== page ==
Or is it Altitude?
A lot of people get confused over what the true understanding of how a drone measures height.
When a drone is turned on by its operator, the Inertial Measurement Unit (IMU) does a calibration of three things including gyro, accelerometer and barometer. The drone takes a barometric pressure reading of field elevation (known in the aviation world as Query Field Elevation or QFE) and sets zero height.
With drones, when we measure height, this is taking Above Ground Level (AGL). This is different to Above Mean Sea Level (AMSL) known in the aviation world as Query Nil Height (QNH).
When a pilot jumps into an aircraft at the local airport, they will need to manually set the altimeter to read the correct QNH or barometric pressure above mean sea level to ensure they will be flying at the same reported levels as every other pilot, unlike the drone that automatically sets its own QFE.
So what does this all mean? There is a disconnect between the way unmanned and manned aircraft measure how high they are flying above the earth. Unmanned aircraft fly above ground level (height), and manned fly above mean sea level (altitude), as the picture shows, the disconnect is the earth elevation from where the drone takes off. A classic example of this was highlighted recently when a near missed was reported by a helicopter pilot flying along the coastline off Coogee in Sydney when the drone was reportedly came within 3m or 10 feet of the helicopter.
The helicopter was flying at 152m or 500 feet, and it’s important to remember that aircraft’s attitude is read as above mean sea level. The drone on the other hand, if it was within 3m or 10 feet of the helicopter would have been flying at 149m or 490 feet. The big question here being, what was the elevation it took off from? That we simply don’t know, but could be assumed to be as low as 27m or 90 feet.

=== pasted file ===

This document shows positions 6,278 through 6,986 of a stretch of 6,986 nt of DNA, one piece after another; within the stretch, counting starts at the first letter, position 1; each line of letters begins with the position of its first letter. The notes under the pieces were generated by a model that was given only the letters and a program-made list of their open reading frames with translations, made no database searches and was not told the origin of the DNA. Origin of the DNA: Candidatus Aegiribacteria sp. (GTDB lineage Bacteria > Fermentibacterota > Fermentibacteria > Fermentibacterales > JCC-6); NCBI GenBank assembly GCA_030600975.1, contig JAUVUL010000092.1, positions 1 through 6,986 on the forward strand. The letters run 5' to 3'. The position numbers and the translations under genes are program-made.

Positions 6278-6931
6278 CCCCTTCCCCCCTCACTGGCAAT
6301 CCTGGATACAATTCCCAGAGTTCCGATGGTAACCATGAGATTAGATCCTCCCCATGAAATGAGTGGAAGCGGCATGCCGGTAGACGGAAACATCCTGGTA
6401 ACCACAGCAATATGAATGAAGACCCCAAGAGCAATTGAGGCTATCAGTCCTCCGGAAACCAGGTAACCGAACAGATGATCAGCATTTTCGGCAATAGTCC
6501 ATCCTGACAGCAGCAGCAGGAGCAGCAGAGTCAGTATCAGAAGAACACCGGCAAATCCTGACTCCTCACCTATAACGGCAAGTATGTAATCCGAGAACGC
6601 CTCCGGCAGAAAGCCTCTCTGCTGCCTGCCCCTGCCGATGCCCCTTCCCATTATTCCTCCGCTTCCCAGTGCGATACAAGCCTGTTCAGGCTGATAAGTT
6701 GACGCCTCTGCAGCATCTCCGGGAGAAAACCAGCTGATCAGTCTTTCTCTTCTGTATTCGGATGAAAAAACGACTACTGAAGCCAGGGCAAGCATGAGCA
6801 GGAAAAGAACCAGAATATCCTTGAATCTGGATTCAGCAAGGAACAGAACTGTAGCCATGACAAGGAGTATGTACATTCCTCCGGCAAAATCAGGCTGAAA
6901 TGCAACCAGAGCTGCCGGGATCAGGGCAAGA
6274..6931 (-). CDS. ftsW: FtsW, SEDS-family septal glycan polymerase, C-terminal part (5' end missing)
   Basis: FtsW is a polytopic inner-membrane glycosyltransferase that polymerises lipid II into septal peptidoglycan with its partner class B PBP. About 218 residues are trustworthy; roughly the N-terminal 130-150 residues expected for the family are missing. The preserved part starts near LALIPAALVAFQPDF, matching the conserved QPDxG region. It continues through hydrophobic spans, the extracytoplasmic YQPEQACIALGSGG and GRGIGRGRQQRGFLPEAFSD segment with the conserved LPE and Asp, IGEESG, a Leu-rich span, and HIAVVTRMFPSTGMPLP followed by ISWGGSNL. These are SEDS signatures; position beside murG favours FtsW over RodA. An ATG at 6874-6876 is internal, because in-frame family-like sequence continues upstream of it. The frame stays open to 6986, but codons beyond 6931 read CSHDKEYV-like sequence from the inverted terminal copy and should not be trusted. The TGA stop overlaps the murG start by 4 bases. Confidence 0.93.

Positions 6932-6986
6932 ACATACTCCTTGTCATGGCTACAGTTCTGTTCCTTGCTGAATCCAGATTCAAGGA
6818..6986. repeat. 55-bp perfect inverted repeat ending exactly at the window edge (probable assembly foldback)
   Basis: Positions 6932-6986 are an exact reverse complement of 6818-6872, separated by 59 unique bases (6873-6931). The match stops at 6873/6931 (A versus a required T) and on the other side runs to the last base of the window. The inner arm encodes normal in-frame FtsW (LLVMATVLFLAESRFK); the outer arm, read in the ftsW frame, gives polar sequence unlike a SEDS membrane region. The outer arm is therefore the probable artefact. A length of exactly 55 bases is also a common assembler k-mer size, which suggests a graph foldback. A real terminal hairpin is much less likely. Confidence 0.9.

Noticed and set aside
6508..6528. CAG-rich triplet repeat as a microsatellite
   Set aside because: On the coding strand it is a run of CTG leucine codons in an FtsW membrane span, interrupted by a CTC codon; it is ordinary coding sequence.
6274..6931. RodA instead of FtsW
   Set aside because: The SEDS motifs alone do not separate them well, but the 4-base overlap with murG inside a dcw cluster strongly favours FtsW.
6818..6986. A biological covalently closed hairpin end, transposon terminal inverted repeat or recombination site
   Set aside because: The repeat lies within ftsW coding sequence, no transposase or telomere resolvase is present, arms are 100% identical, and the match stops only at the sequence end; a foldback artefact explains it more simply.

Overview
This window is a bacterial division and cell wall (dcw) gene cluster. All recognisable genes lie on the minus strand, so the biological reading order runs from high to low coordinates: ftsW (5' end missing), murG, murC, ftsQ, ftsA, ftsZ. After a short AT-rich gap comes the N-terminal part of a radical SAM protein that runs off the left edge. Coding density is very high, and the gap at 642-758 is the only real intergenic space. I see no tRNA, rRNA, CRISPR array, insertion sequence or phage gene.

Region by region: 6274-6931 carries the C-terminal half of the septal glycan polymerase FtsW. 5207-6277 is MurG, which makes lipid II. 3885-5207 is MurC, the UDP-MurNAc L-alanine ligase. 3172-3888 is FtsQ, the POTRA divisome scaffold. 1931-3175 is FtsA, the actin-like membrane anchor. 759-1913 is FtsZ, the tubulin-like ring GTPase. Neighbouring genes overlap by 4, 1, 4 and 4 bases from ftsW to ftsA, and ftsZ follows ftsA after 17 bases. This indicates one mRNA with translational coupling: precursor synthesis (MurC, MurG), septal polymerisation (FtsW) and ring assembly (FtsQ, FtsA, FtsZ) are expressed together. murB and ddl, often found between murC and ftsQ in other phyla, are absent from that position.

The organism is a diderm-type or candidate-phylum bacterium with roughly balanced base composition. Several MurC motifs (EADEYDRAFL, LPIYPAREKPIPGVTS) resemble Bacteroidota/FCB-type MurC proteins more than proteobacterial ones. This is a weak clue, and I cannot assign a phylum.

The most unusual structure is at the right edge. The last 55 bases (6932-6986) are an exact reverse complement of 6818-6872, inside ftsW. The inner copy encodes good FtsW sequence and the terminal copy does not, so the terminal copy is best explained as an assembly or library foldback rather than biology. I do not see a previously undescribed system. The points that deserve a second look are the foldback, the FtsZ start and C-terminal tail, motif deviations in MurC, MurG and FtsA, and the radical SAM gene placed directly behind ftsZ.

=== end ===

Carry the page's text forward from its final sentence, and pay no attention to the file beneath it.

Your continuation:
Those drone operator that have their Remote Pilots Licence (RePL) with their Aeronautical Radio Operators Certificate (AROC) need to be aware when talking to pilots, to highlight their position and that they’re flying above ground level, otherwise the manned aircraft pilot may incorrectly assume the drones altitude to be above mean sea level.
Drones pilots need to be aware of their elevation as part of their pre-flight planning. In knowing this, you’ll have a greater appreciation of knowing not only the height that your drone is flying, but also your altitude that your drone is flying. This will improve your understanding of the altitude that manned aircraft are flying around you at in relation to your drone operation.
We at UAVAIR pride ourselves on being industry leaders in RPAS training and education. As a Registered Training Organisation we offer a Certificate III in Aviation (Remote Pilot – Visual Line of Sight) course. This course consists of two weeks of online learning and seven days of face to face training. We also send our students out a microdrone to practise their skills and log some flight time before attending our course. Our Certificate III course also includes a Remote Pilot License and Aeronautical Radio Operators Certificate.
If you are interested in completing training with UAVAIR you can get in touch with one of our team on 1300 893 340 or via uavair.com.au